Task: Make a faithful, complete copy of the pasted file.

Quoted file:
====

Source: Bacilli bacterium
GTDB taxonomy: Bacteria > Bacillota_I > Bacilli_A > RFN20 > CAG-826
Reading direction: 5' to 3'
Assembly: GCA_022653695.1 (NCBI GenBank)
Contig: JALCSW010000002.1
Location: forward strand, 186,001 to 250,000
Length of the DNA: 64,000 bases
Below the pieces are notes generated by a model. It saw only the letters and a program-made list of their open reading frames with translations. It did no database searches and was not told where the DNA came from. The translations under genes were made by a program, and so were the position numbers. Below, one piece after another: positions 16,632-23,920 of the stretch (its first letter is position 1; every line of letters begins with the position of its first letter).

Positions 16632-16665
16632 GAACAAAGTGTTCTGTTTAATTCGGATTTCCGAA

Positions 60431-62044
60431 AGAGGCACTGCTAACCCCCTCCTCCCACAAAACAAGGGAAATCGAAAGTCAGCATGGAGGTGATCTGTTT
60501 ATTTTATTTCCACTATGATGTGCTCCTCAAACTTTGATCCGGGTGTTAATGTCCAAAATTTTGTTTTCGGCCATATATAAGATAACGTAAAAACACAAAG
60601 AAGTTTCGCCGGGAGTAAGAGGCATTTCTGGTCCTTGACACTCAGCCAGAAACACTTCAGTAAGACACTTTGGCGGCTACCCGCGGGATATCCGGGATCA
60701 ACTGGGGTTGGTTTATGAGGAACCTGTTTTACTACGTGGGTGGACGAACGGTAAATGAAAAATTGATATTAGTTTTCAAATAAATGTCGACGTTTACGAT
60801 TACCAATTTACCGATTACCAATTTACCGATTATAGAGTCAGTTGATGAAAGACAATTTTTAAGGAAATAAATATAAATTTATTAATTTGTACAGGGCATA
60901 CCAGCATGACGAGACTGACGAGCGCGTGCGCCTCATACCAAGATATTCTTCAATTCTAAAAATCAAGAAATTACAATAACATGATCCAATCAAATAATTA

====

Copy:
Source: Bacilli bacterium
GTDB taxonomy: Bacteria > Bacillota_I > Bacilli_A > RFN20 > CAG-826
Reading direction: 5' to 3'
Assembly: GCA_022653695.1 (NCBI GenBank)
Contig: JALCSW010000002.1
Location: forward strand, 186,001 to 250,000
Length of the DNA: 64,000 bases
Below the pieces are notes generated by a model. It saw only the letters and a program-made list of their open reading frames with translations. It did no database searches and was not told where the DNA came from. The translations under genes were made by a program, and so were the position numbers. Below, one piece after another: positions 16,632-23,920 of the stretch (its first letter is position 1; every line of letters begins with the position of its first letter).

Positions 16632-16665
16632 GAACAAAGTGTTCTGTTTAATTCGGATTTCCGAA

Positions 60431-62044
60431 AGAGGCACTGCTAACCCCCTCCTCCCACAAAACAAGGGAAATCGAAAGTCAGCATGGAGGTGATCTGTTT
60501 ATTTTATTTCCACTATGATGTGCTCCTCAAACTTTGATCCGGGTGTTAATGTCCAAAATTTTGTTTTCGGCCATATATAAGATAACGTAAAAACACAAAG
60601 AAGTTTCGCCGGGAGTAAGAGGCATTTCTGGTCCTTGACACTCAGCCAGAAACACTTCAGTAAGACACTTTGGCGGCTACCCGCGGGATATCCGGGATCA
60701 ACTGGGGTTGGTTTATGAGGAACCTGTTTTACTACGTGGGTGGACGAACGGTAAATGAAAAATTGATATTAGTTTTCAAATAAATGTCGACGTTTACGAT
60801 TACCAATTTACCGATTACCAATTTACCGATTATAGAGTCAGTTGATGAAAGACAATTTTTAAGGAAATAAATATAAATTTATTAATTTGTACAGGGCATA
60901 CCAGCATGACGAGACTGACGAGCGCGTGCGCCTCATACCAAGATATTCTTCAATTCTAAAAATCAAGAAATTACAATAACATGATCCAATCAAATAATTA